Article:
DR Congo and Rwanda in new talks in Angola, Kagame absent

DR Congo and Rwanda in new talks in Angola, Kagame absent


DR Congo President Felix Tshisekedi and Rwandan Foreign Minister Vincent Biruta met in Angola on Wednesday amid rising tensions sparked by militia violence in eastern Congo.

Tshisekedi and Biruta were received at a hotel in the capital Luanda by Angolan President Joao Lourenco, who acted as a mediator between the two neighbors, an AFP correspondent noted.

But Rwandan President Paul Kagame was absent for reasons that were not immediately clear.

The Eastern Democratic Republic of the Congo has seen fierce fighting between Congolese troops and the M23 rebel group in recent months.

The clashes have sparked a diplomatic row, with the DRC accusing Rwanda of backing the rebels, which its far smaller neighbor denies.

The East African Community (EAC), of which Rwanda is a part, has also pledged to deploy a joint force to quell the violence.

Kenyan soldiers arrived in the DRC earlier this month, and Uganda says it will deploy around 1,000 troops shortly.

EAC Chairman Burundian President Evariste Ndayishimiye and former Kenyan President Uhuru Kenyatta – the EAC’s “facilitator” in efforts to restore peace and security to the mineral-rich region – were also in Luanda.

Before the talks, members of the UN Security Council called for a cessation of fighting, the withdrawal of the M23 from the occupied territories and the end of “all external support to non-state armed actors, including the M23”.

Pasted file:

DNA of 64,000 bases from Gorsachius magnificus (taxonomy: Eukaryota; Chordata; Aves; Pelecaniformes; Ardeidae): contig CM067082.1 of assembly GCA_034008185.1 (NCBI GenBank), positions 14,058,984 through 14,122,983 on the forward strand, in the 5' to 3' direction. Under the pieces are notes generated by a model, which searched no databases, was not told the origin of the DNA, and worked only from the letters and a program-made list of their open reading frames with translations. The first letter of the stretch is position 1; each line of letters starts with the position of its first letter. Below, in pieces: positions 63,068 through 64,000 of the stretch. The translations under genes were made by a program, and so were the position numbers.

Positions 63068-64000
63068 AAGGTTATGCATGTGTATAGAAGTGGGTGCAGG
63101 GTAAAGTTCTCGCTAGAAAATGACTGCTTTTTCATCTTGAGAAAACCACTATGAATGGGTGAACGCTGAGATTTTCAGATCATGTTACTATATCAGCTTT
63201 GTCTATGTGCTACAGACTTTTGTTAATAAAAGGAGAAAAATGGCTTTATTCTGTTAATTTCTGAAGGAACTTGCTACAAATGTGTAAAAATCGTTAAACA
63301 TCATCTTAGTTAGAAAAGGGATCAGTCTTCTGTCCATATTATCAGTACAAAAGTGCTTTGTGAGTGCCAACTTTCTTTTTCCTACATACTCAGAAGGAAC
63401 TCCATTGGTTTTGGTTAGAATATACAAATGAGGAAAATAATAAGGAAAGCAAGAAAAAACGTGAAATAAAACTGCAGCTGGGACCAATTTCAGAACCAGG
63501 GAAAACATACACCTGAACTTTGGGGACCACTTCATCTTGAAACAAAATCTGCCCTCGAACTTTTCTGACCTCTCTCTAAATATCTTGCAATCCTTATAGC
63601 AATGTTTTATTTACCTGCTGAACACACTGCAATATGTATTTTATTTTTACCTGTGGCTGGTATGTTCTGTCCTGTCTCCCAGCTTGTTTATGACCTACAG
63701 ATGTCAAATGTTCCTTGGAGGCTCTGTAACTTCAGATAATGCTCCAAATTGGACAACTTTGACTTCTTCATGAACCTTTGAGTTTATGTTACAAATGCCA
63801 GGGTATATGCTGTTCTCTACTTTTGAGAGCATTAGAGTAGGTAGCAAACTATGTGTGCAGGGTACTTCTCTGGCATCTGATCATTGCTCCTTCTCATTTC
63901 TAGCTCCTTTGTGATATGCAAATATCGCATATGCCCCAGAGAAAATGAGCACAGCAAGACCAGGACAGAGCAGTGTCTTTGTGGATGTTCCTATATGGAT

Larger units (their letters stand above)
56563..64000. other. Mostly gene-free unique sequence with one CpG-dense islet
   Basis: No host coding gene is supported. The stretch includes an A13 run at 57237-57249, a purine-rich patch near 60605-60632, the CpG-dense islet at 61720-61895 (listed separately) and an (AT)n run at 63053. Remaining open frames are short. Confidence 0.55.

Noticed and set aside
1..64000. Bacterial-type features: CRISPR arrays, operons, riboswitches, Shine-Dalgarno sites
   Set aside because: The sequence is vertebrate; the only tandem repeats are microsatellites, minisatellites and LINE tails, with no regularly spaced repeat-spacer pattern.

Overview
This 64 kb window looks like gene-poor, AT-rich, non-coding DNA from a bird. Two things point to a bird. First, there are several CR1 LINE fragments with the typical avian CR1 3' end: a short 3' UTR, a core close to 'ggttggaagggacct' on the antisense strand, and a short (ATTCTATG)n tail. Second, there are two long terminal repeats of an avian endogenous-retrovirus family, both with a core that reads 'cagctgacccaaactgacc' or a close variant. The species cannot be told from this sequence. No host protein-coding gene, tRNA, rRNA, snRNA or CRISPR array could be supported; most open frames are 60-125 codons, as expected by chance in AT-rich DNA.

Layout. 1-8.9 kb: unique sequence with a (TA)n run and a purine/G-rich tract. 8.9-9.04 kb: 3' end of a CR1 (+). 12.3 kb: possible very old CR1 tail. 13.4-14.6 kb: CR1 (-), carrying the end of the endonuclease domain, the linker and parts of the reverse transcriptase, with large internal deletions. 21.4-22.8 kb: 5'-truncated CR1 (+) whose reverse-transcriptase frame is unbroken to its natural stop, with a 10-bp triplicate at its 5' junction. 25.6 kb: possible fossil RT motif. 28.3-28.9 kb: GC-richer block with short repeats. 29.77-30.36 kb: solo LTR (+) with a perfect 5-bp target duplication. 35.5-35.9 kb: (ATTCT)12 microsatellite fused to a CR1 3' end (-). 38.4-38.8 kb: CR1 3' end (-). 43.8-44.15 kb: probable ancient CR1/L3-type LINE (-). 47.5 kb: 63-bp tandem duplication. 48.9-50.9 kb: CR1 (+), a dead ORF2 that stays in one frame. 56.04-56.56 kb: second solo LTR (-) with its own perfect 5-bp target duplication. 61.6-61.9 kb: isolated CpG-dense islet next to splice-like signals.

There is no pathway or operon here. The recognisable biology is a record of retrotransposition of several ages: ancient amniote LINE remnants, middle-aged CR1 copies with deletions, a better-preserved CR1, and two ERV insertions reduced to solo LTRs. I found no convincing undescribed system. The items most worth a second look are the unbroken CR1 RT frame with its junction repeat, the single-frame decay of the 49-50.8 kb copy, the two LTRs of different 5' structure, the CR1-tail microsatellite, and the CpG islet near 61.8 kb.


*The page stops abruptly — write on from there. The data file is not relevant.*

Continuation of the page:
The M23, a largely Congolese Tutsi militia, has seized tracts of land in North Kivu province and is approaching the region’s capital, Goma.

The DRC and Rwanda agreed on a de-escalation plan in July, but clashes erupted again the next day.

On Tuesday, Kinshasa said it would not sit down for talks with M23 rebels until the group withdrew from areas it controls.

The M23 first gained prominence 10 years ago when it captured Goma before being driven off and going down.

It resurfaced late last year, claiming that, among other things, the DRC failed to live up to a pledge to integrate its fighters into the army.

Rwanda denies the DRC’s allegations and accuses Kinshasa of collaborating with the Democratic Forces for the Liberation of Rwanda (FDLR) – a former Rwandan Hutu rebel group formed after the 1994 genocide in the DRC.

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